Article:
Greg tells us that pages with too much text or too many moving elements make it nearly impossible for him to access the content.
Thanks to Tenon for sponsoring the transcript for this episode.
Nic: Hi, I’m Nic Steenhout. You’re listening to the Accessibility Rules soundbite. A series of short podcasts where people with disabilities explain their impairments and what barriers they encounter on the web.
Thanks to Tenon for sponsoring the transcript for this episode. Tenon provide accessibility as a service. The offer testing, training, and tooling to help fix accessibility fast.
Hello, everyone today I’m speaking with Greg Norman. Greg, hi. Welcome on the show.
Greg: Yeah, hi. Glad to be here.
Nic: I’m glad to have you. So, Greg, you’re an individual with a disability. CAn you tell us a little bit about your disability or impairment or however you prefer to refer to that?
Greg: Yeah, sure. I have Ehlers–Danlos syndrome. Also called EDS. I think you’ve had other guests who have had this as well, and it’s a genetic collagen disorder that affects basically… causes problems throughout the body because of all the things collagen is used for. So, problems with muscles and joints but also things like cognitive impairment, gastrointestinal issues, sleep issues … the list just goes on and on.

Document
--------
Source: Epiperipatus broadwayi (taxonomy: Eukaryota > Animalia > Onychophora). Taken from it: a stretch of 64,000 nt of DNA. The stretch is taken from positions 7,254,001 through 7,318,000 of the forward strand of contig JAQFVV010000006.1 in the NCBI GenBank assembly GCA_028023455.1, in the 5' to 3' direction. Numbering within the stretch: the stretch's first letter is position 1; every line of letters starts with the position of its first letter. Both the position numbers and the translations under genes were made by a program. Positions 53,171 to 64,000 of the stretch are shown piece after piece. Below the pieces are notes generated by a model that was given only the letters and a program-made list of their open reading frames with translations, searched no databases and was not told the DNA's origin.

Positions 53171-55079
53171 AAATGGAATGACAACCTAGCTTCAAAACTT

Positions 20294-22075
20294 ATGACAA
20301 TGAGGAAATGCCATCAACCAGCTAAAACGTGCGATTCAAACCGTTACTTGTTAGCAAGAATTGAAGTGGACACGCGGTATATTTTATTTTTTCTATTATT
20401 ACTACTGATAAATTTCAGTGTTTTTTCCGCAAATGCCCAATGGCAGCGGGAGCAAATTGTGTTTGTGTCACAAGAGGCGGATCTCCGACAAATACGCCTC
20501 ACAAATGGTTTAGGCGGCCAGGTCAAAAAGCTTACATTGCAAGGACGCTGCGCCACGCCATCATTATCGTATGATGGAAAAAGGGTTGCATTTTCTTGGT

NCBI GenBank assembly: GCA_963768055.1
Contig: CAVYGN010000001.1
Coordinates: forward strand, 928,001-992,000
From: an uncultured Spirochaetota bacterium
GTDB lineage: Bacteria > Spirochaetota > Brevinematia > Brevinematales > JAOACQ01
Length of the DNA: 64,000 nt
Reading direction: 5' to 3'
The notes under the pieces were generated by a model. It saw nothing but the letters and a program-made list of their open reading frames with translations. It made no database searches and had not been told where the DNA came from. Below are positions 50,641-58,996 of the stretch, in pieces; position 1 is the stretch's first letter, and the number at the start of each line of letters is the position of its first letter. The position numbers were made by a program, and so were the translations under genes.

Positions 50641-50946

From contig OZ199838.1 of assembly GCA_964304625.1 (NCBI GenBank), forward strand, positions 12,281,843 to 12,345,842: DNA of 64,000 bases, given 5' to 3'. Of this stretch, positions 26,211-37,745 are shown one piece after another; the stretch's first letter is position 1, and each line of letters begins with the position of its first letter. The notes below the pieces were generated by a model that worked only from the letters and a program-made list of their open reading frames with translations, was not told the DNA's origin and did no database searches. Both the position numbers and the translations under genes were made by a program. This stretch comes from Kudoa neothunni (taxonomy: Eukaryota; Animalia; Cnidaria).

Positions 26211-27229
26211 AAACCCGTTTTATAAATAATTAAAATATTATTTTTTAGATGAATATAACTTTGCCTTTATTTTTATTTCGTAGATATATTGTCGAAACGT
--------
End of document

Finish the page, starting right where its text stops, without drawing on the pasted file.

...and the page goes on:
Nic: How does that impact your interactions on the web? What kind of significant barriers do you encounter when you surf the web that relates to your impairment?
Greg: My problems with the web specifically are mostly cognitive, because, I have a lot of other impairments and issues but the ones that affect my work on the web … I permanently have to deal with, if you’re not familiar with the term ‘brain fog’ it’s what it’s often called when you have a cognitive impairment related to fatigue or other things affecting your thought processes. So, I have a lot of issues with processing information and memory. So, I’ve been diagnosed with ADHD, but this is a little more complex than that in which I literally have problems processing – making sense of too much information or complex ideas.
Nic: What does that mean when you come across a web page? What’s the impact? What kind of pages are making your life more difficult? What kind of pages are making your life easier?
Greg: What really makes it difficult for me is basically information overload and that’s pervasive across the web. But especially on pages that just have too much information. Especially long blocks of text, you know, the quintessential wall of text pages. But also pages with too many moving parts and poor information architecture.
Greg: So… you can’t really make sense of what you’re looking at or where you’re supposed to go. Where you are and where you’re supposed to go.